Juan Manuel Drack defended his thesis on cement pollution and cactus morphology

Juan with our colleague Jimena Dorado after the defense.

Last Monday, 13 March, 2017, Juan defended his undergraduate thesis on the morphological response of a cactus to cement dust pollution. The thesis examiners agreed in that Juan had done a great job in this project, producing interesting results that are relevant for our understanding of how human activities are influencing natural species and ecosystems. Bravo Juan!

Here’s the story of Juan’s thesis project. While helping me with my bee work in the field, he noticed that the individuals of the cactus Tephrocactus aoracanthus around a cement factory presented some unusual features: longer and more numerous spines, thicker cladodia (stems). His research project was an attempt to understand whether these morphological features were related to the cement dust produced by the factory. In a series of field observational and experimental studies, Juan was able to show that this cactus species does in fact respond to cement dust deposition by growing larger and spinier. We have just submitted this work for publication in an international journal, so stay tuned for more news on this project.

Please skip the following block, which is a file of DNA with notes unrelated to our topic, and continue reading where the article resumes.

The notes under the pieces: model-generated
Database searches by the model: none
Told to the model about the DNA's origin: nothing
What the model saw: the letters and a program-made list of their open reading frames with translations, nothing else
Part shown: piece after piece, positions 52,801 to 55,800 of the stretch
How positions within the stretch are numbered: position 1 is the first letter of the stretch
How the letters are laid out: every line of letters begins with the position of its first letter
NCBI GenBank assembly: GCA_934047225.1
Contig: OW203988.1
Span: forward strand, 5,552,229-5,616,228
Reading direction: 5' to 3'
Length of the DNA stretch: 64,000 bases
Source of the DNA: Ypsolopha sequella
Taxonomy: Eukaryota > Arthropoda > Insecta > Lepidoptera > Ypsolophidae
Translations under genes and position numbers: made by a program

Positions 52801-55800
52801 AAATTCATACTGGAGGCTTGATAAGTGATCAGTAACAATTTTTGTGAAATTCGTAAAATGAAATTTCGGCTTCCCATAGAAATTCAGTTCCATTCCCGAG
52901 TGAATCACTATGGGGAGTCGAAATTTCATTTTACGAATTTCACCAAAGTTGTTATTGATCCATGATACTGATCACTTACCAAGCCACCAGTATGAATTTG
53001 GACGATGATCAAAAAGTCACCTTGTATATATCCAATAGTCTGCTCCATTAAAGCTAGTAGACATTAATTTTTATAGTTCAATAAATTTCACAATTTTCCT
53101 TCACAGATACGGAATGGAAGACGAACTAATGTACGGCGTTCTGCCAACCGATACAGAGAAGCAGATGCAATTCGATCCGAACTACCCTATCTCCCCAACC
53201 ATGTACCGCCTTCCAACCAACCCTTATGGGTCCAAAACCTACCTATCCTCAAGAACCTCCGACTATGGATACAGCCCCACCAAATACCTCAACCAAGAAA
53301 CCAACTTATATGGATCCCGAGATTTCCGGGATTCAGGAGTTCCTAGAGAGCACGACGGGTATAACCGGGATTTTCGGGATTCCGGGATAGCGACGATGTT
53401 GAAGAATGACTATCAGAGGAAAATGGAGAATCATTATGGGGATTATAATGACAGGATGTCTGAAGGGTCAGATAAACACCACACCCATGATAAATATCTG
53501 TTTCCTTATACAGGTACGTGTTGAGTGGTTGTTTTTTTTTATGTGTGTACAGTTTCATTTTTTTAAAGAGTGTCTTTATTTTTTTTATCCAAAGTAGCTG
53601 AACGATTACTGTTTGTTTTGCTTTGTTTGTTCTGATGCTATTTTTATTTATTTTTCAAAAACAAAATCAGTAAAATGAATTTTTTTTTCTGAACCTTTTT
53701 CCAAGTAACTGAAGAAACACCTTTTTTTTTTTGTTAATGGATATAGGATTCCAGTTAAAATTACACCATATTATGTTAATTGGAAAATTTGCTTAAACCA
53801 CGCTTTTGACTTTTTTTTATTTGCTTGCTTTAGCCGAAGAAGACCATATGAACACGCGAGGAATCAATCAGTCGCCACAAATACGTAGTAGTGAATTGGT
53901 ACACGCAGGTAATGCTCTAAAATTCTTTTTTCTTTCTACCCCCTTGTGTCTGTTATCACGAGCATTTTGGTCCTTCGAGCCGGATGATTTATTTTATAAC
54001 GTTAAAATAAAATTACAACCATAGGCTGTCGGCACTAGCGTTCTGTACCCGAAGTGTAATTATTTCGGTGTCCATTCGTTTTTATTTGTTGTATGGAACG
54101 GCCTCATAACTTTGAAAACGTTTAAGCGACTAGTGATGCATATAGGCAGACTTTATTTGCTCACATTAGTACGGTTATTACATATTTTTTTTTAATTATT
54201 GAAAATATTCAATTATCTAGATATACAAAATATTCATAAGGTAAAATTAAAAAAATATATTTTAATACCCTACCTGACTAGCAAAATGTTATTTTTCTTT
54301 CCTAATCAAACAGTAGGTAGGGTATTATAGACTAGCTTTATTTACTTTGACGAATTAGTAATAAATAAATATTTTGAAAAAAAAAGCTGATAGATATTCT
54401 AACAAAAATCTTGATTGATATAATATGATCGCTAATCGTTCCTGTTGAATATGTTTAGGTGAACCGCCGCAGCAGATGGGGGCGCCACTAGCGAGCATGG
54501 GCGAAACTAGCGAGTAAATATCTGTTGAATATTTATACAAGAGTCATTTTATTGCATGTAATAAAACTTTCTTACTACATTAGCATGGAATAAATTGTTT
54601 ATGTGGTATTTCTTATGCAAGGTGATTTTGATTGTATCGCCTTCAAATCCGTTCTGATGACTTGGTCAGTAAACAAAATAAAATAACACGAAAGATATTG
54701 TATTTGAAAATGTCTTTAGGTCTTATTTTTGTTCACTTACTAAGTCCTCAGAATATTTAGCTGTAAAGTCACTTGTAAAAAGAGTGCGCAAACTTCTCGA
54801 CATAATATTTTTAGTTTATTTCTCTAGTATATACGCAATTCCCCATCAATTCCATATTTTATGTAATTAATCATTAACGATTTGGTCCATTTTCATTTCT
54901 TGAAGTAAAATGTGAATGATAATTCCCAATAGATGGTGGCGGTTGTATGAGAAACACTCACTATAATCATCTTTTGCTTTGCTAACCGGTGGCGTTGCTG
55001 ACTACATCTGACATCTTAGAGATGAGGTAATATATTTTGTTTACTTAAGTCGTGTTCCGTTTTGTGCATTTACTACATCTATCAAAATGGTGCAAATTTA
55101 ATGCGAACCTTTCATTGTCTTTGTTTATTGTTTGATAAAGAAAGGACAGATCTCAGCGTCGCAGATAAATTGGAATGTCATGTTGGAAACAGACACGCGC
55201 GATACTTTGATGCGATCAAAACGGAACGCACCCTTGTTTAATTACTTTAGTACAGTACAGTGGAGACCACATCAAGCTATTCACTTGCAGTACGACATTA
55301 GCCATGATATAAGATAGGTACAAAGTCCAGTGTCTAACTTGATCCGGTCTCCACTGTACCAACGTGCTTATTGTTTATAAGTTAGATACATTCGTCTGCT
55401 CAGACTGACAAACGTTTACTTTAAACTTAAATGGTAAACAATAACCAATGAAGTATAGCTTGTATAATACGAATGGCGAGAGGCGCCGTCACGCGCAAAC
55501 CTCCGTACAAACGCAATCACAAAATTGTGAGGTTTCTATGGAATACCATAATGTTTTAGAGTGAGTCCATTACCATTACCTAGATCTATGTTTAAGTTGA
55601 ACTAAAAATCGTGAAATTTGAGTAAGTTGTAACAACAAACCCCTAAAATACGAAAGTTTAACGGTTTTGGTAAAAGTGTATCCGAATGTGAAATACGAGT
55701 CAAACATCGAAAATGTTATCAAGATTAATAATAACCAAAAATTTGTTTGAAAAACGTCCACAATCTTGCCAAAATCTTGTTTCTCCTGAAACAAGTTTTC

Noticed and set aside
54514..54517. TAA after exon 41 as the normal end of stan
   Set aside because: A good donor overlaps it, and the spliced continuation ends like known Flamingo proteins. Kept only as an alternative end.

This is a drawing that our colleague Cecilia Scoones kindly prepared for us as a graphical abstract for the journal publication of the thesis. It illustrates the essence of Juan’s results: cacti in the proximity of the cement factory grown larger and spinier cacti growing far from the factory. Thanks Cecilia for sharing your superb art with us!

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Posted in lab members, theses

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